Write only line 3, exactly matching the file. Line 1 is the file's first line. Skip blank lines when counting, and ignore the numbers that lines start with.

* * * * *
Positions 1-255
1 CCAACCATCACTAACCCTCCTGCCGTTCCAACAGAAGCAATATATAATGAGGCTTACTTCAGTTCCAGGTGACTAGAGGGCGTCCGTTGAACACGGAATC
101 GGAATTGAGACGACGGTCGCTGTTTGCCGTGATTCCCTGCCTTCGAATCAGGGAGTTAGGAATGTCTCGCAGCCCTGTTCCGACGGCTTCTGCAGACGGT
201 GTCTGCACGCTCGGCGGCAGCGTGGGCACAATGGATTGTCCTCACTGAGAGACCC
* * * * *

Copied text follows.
101 GGAATTGAGACGACGGTCGCTGTTTGCCGTGATTCCCTGCCTTCGAATCAGGGAGTTAGGAATGTCTCGCAGCCCTGTTCCGACGGCTTCTGCAGACGGT